A digital legacy is the digital information that is available about someone following their death. Someone’s digital legacy is often shaped by interactions the person made and information that they created before they died. This might include their social media profiles, online conversations, photos, videos, gaming profiles and their website or blog.
Someone’s digital legacy can also be informed by content that is created or co-created by others. This may include interactions that have occurred on someone else’s social media wall or stream. Someone’s digital legacy might also informed by what others have posted online about the person in a newspaper, blog or external website. A digital legacy can be altered, edited and changed before, during or after someone’s death.
Do you understand the term ‘Digital Legacy’?
The Digital Legacy Association’s annual survey explores society’s attitudes towards death, bereavement, technology and the internet. Our research indicates that the awareness around the term ‘digital legacy’ has increased significantly over the last few years.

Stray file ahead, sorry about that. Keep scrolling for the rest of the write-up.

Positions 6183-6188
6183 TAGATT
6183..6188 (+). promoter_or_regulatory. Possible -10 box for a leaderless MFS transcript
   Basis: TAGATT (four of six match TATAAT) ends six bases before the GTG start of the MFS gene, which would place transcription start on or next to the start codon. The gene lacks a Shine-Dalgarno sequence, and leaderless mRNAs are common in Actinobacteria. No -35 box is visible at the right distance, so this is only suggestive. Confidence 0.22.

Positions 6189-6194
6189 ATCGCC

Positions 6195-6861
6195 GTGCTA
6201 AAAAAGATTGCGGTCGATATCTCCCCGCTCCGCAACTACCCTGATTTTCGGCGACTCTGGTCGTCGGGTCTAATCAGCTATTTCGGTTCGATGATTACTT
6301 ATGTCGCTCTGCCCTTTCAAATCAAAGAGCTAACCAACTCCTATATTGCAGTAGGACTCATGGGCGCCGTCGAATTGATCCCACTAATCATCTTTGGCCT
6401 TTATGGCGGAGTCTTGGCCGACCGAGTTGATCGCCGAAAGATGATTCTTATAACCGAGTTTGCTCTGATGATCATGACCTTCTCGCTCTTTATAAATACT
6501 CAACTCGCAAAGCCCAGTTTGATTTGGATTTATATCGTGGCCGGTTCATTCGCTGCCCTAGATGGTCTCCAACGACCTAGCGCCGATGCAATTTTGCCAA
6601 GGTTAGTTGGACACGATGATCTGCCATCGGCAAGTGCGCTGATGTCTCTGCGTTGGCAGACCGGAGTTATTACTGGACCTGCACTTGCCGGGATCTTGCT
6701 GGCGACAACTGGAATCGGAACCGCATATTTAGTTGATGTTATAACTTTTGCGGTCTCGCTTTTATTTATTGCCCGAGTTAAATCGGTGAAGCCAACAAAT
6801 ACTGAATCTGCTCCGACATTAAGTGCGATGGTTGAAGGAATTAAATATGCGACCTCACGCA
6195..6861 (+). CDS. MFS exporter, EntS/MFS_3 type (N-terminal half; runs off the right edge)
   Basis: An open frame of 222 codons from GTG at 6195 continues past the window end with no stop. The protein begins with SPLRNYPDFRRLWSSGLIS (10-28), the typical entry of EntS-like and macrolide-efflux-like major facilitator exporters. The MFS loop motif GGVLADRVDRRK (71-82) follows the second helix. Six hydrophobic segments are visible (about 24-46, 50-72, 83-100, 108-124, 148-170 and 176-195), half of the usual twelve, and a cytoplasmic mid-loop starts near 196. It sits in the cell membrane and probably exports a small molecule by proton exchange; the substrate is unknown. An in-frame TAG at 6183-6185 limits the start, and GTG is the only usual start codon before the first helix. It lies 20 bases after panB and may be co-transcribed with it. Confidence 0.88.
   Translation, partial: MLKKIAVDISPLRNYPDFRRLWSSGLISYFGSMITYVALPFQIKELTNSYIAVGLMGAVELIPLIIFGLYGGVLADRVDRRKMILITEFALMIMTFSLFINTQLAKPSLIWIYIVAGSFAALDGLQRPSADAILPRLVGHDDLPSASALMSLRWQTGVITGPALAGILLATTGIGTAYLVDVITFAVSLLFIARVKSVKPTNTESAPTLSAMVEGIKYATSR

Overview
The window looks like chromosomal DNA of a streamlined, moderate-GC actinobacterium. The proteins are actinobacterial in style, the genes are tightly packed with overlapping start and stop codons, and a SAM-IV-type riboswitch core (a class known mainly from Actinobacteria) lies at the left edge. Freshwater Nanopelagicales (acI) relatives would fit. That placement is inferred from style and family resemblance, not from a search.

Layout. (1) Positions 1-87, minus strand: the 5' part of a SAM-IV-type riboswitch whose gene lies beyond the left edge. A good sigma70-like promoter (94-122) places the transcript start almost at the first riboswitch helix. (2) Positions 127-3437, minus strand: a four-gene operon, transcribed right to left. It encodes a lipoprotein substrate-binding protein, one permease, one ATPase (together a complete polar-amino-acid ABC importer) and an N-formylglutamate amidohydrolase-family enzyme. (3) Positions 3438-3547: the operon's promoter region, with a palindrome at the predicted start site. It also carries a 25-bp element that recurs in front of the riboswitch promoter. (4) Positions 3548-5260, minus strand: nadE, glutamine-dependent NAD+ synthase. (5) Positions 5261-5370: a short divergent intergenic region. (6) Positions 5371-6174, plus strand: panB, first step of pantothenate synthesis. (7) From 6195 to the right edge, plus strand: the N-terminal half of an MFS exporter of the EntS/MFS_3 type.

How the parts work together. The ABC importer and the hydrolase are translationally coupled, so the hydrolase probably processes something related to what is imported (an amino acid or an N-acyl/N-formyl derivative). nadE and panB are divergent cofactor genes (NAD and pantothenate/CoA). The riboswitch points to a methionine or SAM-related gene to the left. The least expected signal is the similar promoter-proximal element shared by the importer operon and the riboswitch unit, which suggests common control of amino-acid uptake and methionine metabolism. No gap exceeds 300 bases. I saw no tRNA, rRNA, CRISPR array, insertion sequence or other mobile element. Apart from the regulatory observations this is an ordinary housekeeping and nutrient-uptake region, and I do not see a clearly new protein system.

The Digital Legacy Association believe that only once someone understands the value of their own digital legacy will they be motivated to make suitable plans for it.
Digital legacy Planning
There are a number of ways in which we can make plans for our digital legacy and the digital assets that are contained within online accounts and digital devices. This might include granting access to devices (computers, mobile phones etc) to one or more trusted person. Granting access might help ensure that photos, videos and important files remain accessible and are not locked behind a password in perpetuity.
Plans for photos and videos that saved ‘in the cloud’ on social media and other online accounts can also be made. Planning might involve downloading a copy of your uploaded media and passing on a backup of the media to someone you trust. It may also involve curating your favourite media, printing a selection of photos, documenting your wishes within a social media will and granting account access to a third party.
Making plans for your online accounts to help safeguard your digital legacy. Most of these tasks cannot be carried out by a third party. You own the accounts and often will own the photos, videos, songs, money and credit held within them. If suitable plans are not made these assets might be lost.